One notable winner in Tuesday’s midterms wasn’t a Democrat or a Republican – it was a policy.
Cannabis decriminalization gained ground in Texas this week when five Texas cities passed local ballot measures to reduce or eliminate penalties for low-level weed possession.
Voters in San Marcos, Denton, Elgin, Killeen and Harker Heights approved propositions that end arrests for possession of less than four ounces of marijuana, in most cases – and this comes only months after Austin passed a similar measure back in May. Progressive group Ground Game Texas spearheaded the initiative by collecting signatures to put marijuana decriminalization on the ballot in those cities.
The measures all passed with strong support from voters. Even the proposition with the lowest approval rating – the one in Harker Heights – still passed with more than 60% of votes in its favor. Could this victory signal an attitude shift in marijuana policy statewide?
Katharine Neill Harris, a drug policy fellow with Rice University’s Baker Institute for Public Policy, spoke with the Standard about growing bipartisan support for cannabis decriminalization and how it may play out in the upcoming legislative session.
This transcript has been edited lightly for clarity:
Texas Standard: Propositions in these five cities all passed with strong support. How have attitudes toward marijuana policy shifted in Texas in the past decade?
Katharine Neill Harris: Yeah, I think that these votes reflect what we’ve already seen in some polling from the last several years, which is that a majority of Texans do support at least decriminalizing marijuana possession, and we’ve seen that among Republicans and Democrats. I think that the ballot measures were so successful because, you know, we haven’t seen change at the state level, and so I think now there is a desire for local-level change in place of that.
A couple of things strike me, though, about these propositions and where they were. Of course, you’re talking about San Marcos and Denton, both home to two big universities. You have Elgin, which is on the outskirts of Austin. You have Killeen and Harker Heights, both near Fort Hood. Do you see anything about the geographic location, perhaps pointing toward a strategy for getting some of these propositions passed?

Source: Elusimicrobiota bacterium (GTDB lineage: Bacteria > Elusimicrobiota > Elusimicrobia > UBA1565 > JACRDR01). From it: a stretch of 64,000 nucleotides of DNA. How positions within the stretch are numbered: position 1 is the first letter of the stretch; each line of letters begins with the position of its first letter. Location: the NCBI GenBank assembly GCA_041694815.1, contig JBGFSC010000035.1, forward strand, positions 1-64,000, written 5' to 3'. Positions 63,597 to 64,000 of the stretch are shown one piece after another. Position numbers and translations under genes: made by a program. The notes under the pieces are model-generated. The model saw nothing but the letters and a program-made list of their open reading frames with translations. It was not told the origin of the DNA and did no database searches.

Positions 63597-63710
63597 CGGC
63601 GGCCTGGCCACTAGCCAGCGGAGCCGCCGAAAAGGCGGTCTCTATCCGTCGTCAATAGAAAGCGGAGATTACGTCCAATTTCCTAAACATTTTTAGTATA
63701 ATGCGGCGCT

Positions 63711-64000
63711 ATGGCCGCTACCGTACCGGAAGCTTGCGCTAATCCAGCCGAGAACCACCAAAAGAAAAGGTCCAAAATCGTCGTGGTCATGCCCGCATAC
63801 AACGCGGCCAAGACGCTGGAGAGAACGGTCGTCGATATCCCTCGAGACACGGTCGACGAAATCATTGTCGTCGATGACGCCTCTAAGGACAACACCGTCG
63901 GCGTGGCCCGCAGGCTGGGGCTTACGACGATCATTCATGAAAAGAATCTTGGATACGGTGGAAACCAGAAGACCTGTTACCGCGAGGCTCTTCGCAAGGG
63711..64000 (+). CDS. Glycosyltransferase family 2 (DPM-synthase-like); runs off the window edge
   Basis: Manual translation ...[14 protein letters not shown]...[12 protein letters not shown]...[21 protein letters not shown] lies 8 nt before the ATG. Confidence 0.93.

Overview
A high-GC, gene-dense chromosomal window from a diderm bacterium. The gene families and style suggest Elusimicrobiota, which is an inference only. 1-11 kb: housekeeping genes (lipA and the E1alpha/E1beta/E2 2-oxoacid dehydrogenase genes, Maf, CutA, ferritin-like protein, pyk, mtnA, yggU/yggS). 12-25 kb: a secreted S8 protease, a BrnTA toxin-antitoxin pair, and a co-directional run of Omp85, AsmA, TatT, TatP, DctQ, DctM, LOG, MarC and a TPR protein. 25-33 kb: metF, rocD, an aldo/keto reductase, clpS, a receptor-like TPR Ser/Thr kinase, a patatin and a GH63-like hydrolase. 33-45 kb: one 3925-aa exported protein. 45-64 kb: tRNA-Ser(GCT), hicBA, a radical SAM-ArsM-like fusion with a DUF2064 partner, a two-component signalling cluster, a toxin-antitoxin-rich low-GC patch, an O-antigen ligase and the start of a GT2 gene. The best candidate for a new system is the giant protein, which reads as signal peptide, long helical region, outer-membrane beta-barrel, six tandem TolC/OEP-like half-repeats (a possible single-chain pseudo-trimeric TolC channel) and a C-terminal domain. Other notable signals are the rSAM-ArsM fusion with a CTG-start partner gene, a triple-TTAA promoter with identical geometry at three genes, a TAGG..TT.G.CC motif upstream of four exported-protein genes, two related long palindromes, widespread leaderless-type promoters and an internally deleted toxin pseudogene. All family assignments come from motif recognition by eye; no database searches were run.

Yeah, so I think one of the things that this shows is that the support for marijuana decriminalization isn’t just coming from the largest counties. It isn’t just Austin; it isn’t just Houston, you know, that support this. It is some of these outlying suburbs. It’s places where Republicans win. These aren’t liberal strongholds, even though there are certainly a large university presence in some of them, so I think that demonstrates that it really is widespread.
What about the strategy of local ballot measures versus, say, a legislative effort? Can we expect to see any measures in the next legislative session acknowledging what’s happening in these different cities – and for that matter, given the makeup of the Legislature, would they even have a chance?
So, the past few legislative sessions, each one, there’s been several bills kind of around decriminalizing possession in different forms. I would expect to see that same kind of thing happen this legislative session, and we’ve seen Republican support from, you know, state representatives and senators for decriminalization in the past. It’s just that there’s been trouble to actually get the bills moved out of the Senate. That’s been the holdup the last couple of sessions, so I think that these votes in these more suburban areas – I do think that will send a message to legislators that, you know, this issue, it’s a safe political issue. It’s a popular political issue, and hopefully, that sends the message to the leadership as well that, you know, this is something that a broad contingent of Texans want.
Well, if it’s so broad, why is it that key lawmakers are blocking this kind of legislation? It seems to be happening in the Senate — certainly worked out that way last year after the House passed a bill that would lower the criminal penalty for possessing small amounts of marijuana. It’s a long way from legalization, but nonetheless, it appears Senate leaders didn’t want to get behind it. What accounts for that?
Well, in the Senate, the lieutenant governor, Dan Patrick – unique to Texas– has very broad authority to decide which bills the Senate hears and which it doesn’t. And I mean, simply put, he didn’t want some of those bills around marijuana decriminalization to get a hearing in the Senate.
And so I’m hopeful, and I think other reform advocates are hopeful, this session might be different, given not only what we saw on election night, but also, you know, there have been messages coming from Governor Abbott saying that he doesn’t think that people should be jailed for small amounts of marijuana, which does suggest some support from the leadership for some type of reform. And that message then, I think, can trickle down to people in the Senate – to think that, okay, well, this is something that, you know, maybe we can support and not have to worry that would end up getting vetoed.